Artisans – part one


Eddie Rodriguez, a cabinet maker at Aeria Luxury Interiors in San Antonio, Texas, shares his experience

How did you get into this craft?
I have always been fascinated by the creative process of taking a piece of lumber and turning it into something useful. During my formative years, my high school offered an elective course in woodwork. It provided me with the basic skills and training to develop and understand the intricacies of handling many different kinds of wood. My affection for aircraft work developed during this time, during which I had the opportunity to experience working in an aircraft cabinet shop. My high school period was a turning point as I realised that a hobby had become my passion, and when you love what you do it shows in what you produce.

What do you love about it?
I’m particularly captivated by the creative design aspect, from start to finish. When I first started in this industry, you could view the overall build of a monument in a hand-sketched drawing. Nowadays, 3D modelling and highly developed renderings are prevalent, which allow you to see lifelike versions of what the designer is envisioning. As advanced as simulated visual technology is, it is still important to see and feel the exquisite quality of handcrafted woodwork. This is what fuels my continued growth and passion in my work.

What are the challenges?
Incorporating decorative materials and gold-plated hardware has its challenges. For VIP aircraft, you need to be very careful with delicate materials as you finalise the build of each piece to ensure everything comes together perfectly. Keeping everything clean and untarnished while minor adjustments are being done is of the utmost importance and can be tricky towards the end of the programme, when everything comes together.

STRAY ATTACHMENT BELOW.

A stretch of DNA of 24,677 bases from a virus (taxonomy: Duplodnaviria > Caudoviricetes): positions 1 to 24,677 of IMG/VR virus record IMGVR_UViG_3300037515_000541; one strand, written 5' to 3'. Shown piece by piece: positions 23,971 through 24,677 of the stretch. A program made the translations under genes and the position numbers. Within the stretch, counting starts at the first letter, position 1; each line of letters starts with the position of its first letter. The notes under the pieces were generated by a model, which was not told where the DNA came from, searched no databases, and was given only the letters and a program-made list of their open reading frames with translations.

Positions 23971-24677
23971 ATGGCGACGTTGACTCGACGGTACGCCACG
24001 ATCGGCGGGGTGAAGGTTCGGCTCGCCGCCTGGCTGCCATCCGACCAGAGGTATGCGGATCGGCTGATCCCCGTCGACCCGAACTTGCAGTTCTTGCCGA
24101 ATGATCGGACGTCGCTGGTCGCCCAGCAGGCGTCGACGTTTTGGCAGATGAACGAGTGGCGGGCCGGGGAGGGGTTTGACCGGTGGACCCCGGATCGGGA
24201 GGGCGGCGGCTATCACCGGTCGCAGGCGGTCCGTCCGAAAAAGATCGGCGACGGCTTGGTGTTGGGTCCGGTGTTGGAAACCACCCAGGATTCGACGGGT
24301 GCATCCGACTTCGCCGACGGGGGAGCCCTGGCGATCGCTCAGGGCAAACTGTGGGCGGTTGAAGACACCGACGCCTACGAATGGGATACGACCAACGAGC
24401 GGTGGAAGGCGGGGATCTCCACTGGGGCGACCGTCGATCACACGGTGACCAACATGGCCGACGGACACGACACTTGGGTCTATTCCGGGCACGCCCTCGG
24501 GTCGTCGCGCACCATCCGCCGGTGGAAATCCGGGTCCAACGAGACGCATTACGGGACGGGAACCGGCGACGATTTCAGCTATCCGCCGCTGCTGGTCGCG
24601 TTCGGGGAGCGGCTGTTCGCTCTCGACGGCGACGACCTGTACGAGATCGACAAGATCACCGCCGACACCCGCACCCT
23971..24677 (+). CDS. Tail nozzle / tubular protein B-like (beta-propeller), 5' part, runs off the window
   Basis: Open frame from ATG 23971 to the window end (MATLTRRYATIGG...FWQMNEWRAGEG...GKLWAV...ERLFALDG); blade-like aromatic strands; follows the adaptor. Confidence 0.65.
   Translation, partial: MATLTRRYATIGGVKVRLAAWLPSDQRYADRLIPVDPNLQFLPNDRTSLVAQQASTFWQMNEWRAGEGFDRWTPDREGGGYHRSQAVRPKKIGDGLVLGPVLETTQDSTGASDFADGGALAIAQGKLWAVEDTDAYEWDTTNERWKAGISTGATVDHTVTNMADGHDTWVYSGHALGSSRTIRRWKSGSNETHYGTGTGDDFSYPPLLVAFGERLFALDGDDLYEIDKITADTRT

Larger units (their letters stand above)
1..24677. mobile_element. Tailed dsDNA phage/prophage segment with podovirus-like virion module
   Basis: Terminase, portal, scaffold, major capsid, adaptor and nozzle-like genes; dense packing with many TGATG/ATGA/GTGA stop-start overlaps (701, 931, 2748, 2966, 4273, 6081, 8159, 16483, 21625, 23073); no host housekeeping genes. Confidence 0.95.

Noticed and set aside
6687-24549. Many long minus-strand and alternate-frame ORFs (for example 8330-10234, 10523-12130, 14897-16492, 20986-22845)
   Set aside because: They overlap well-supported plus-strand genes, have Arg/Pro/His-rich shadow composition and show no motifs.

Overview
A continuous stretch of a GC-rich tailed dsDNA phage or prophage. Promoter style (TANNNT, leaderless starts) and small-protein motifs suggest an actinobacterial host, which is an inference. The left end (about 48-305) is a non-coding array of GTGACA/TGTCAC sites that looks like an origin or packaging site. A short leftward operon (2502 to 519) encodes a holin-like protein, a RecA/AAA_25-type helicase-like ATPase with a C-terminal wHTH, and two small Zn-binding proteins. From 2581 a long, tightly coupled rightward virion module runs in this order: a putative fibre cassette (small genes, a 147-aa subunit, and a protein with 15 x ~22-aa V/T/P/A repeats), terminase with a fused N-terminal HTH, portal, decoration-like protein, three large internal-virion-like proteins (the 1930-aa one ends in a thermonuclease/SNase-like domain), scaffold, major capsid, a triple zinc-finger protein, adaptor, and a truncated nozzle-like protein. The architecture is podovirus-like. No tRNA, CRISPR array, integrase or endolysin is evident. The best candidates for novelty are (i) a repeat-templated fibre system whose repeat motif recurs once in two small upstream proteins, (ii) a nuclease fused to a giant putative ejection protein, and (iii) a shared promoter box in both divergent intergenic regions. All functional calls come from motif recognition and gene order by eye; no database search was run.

What are your day-to-day tasks?
There are new tasks to work on every day, because of our specialisation in aviation. In VIP completions, each aircraft is uniquely designed and customised for our clients. The one thing we do regularly is prepare our work stations based on the jobs assigned. Outside of that, we have the opportunity to create something unique with each programme.

What are you most proud of?
We work on each production article separately in our workshop, so when you see the outcome of your work in its complete and finished form, it is truly one of the most rewarding feelings you can have as an artisan.

What advice do you have for people starting in this career?
Love what you do, take pride in your work and follow the drawings – always follow the drawings.

What has surprised you, and what would you change?
I’ve been in the industry for 50 years, and there has been a lot of technological advancement. At Aeria, we’ve been able to utilise 3D printing, which has opened new doors and certainly helped alleviate some of the more tedious tasks. At the beginning of my career, I could never have imagined the level of luxury and intricate designs I would have a hand in producing, and that my hobby would carry over into a lifelong career that I am very proud of.

I have been fortunate to dedicate my life’s work to business aviation through opportunities that came very early on. I would like to see more schools and companies collaborate and provide those same opportunities to the new generation of artisans beginning to develop a passion for their craft and who, very much like myself, love the artistry and beauty of creating useful handmade products from a piece of hardwood.

This interview was published as part of a larger feature profiling craftspeople in the July 2019 issue of Business Jet Interiors International. Click here to read the full article.


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About Author


Izzy has been part of the Business Jet Interiors International team since its second issue, and the editor since 2011. She also edits Auditoria and Railway Interiors International. Outside of work, Izzy is rediscovering her love of art by learning how to paint with watercolors.

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